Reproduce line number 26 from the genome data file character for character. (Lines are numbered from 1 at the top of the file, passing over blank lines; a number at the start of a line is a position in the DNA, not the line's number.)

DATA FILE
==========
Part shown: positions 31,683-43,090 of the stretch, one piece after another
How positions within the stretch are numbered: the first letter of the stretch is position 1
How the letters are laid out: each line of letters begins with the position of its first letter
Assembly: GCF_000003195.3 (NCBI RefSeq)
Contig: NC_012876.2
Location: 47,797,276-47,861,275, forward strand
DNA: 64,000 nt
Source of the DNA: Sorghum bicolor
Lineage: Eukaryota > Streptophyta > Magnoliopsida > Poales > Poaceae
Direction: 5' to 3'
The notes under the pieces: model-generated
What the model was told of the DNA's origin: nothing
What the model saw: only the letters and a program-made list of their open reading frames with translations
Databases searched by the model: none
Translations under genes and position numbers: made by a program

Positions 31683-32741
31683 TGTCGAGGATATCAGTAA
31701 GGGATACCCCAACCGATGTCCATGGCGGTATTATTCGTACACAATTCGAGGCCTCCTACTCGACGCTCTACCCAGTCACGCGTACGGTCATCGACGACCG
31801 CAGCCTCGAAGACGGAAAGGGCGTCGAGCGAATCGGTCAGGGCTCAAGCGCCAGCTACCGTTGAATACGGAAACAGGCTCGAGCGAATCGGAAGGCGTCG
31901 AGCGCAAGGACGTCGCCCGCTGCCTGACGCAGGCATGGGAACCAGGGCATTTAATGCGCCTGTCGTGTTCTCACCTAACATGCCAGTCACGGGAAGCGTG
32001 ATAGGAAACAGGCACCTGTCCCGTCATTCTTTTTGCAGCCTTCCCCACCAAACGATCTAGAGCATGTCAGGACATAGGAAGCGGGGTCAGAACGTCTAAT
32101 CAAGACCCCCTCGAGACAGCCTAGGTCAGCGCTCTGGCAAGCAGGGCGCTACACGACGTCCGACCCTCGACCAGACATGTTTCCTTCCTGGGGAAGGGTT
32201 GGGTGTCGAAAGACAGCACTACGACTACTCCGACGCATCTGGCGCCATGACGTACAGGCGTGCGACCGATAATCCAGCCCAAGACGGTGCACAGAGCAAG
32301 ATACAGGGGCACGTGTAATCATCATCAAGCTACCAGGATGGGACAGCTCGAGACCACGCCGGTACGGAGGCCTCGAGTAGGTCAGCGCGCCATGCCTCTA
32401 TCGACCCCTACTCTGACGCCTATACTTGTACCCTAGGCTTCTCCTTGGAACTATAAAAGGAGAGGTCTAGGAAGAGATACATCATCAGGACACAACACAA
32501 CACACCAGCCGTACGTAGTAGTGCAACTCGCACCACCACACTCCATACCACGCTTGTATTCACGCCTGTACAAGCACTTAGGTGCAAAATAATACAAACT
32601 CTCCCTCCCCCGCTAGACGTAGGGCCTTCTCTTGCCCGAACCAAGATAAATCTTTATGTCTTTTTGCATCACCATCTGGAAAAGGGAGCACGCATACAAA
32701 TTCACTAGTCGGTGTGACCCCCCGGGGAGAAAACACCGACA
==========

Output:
32501 CACACCAGCCGTACGTAGTAGTGCAACTCGCACCACCACACTCCATACCACGCTTGTATTCACGCCTGTACAAGCACTTAGGTGCAAAATAATACAAACT